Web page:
Published in the Daily Journal of Commerce 

As of the writing of this article, May 1, 2020, Oregon is still on lockdown under several Executive Orders issued by Governor Kate Brown in order to combat the spread of COVID-19. At the state level for Oregon, all of the Executive Orders that are tied to COVID-19 stem from Governor Brown’s issuance of Executive Order 20-03, which declares a state of emergency. From that order stems other related orders; such as Order 20-07 (prohibits on-premises consumption of food and drink and gatherings of more than 25 people), Order 20-12 (stay-at-home order), and Order 20-13 (prohibition on all evictions for nonpayment). 

Governor Brown has recently indicated that the easing of restrictions could be coming soon. In light of this, what should landlords do to prepare for the economy to slowly reopen?

The first thing that landlords should be doing is to continue to follow the orders that are in place with regard to workplaces. Executive Order 20-12 outlines several restrictions on workplaces that I expect will be in place to some extent for several months. This includes maintaining distance between workers and teleworking where possible. Landlords should also continue to follow federal and state health authority guidelines to maintain a safe working environment.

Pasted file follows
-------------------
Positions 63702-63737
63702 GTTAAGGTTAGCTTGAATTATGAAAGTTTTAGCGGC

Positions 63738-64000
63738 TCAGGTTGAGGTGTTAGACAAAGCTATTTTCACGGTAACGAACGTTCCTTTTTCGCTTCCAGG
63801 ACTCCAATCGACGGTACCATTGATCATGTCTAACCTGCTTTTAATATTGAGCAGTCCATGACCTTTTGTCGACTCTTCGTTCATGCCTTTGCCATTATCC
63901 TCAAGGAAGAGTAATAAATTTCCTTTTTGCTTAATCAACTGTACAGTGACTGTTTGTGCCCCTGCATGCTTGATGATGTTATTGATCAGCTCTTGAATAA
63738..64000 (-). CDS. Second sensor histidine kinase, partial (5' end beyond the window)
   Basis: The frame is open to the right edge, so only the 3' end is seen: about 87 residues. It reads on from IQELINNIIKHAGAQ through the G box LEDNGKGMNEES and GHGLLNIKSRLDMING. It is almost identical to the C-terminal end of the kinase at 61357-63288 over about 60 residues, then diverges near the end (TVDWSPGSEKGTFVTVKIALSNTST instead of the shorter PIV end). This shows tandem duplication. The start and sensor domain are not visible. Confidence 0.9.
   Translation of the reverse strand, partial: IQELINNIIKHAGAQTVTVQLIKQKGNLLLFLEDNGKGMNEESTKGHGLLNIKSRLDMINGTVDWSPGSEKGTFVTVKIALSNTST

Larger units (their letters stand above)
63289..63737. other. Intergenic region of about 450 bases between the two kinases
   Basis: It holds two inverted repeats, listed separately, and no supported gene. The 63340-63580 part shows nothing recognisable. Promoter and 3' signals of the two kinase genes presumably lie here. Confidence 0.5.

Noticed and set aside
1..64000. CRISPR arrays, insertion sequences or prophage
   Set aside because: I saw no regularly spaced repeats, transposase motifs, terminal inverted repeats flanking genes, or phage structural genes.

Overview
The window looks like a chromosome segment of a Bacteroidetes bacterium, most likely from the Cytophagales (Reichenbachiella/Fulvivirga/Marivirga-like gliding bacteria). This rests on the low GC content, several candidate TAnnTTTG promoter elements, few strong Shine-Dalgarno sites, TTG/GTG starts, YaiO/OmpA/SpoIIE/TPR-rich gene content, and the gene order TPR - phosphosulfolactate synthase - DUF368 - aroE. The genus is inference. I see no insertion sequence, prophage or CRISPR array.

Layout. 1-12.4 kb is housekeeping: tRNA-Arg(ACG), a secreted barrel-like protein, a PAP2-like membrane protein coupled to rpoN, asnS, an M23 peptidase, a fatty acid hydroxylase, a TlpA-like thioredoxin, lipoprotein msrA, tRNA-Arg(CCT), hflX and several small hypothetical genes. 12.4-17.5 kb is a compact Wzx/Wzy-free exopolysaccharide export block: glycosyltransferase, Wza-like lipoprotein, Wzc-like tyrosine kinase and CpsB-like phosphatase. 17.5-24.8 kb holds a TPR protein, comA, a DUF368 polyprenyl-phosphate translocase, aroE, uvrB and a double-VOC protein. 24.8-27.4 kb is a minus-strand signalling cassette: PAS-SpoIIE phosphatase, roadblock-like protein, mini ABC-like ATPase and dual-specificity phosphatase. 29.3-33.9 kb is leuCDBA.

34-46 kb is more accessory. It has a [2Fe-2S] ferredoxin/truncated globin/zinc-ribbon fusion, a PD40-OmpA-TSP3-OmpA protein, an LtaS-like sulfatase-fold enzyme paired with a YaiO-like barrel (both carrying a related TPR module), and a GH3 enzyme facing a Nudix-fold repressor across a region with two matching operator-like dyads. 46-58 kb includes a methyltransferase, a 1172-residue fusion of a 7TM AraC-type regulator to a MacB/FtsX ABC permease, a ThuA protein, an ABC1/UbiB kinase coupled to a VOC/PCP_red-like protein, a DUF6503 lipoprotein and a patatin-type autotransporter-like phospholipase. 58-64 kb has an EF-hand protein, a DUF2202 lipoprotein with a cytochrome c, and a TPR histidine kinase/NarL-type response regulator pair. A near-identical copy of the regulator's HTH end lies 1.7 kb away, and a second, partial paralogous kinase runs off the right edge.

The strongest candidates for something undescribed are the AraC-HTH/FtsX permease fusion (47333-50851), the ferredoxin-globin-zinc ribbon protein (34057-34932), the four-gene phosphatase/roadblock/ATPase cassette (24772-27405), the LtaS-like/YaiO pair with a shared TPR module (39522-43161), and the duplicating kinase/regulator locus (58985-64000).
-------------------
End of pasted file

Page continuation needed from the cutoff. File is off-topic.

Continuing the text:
Landlords also need to consider that tenant revenue recovery will vary by tenant. Office tenants may be more able to work from home and thus remain closer to full operations while restrictions are in place. Restaurants, salons, bars, and event spaces may be slower to open or open fully. Residential tenant income is also likely to vary depending on a tenant’s income source; however, the provision of enhanced unemployment benefits for the next several weeks should reduce some of that risk for landlords. 

Landlords should be proactive and remain in contact with their tenants to stay aware of each tenant’s specific situation and revenue limitations. This will allow landlords to better plan for cash flow reductions. However, landlord contact should be made with the intent to gather information, plan, and extend assistance to tenants where possible. Landlords should take care to refrain from harassing tenants regarding payment issues. 

While Executive Order 20-13 (“EO 20-13”) is still in effect, landlords for residential tenants, and commercial tenants where the tenant has provided sufficient notice and documentation of COVID-19 related income loss, cannot terminate a rental agreement for reasons of nonpayment. The EO 20-13 goes further than just terminating the act of eviction, as it prohibits “tak[ing] any action” related to eviction. This means, until EO 20-13 lifts, landlords must refrain from sending notices of nonpayment or any other document that begins the process to evict a tenant for nonpayment. Landlords should not expect any actions taken while EO 20-13 is in effect to shorten the eviction process once EO 20-13 is lifted.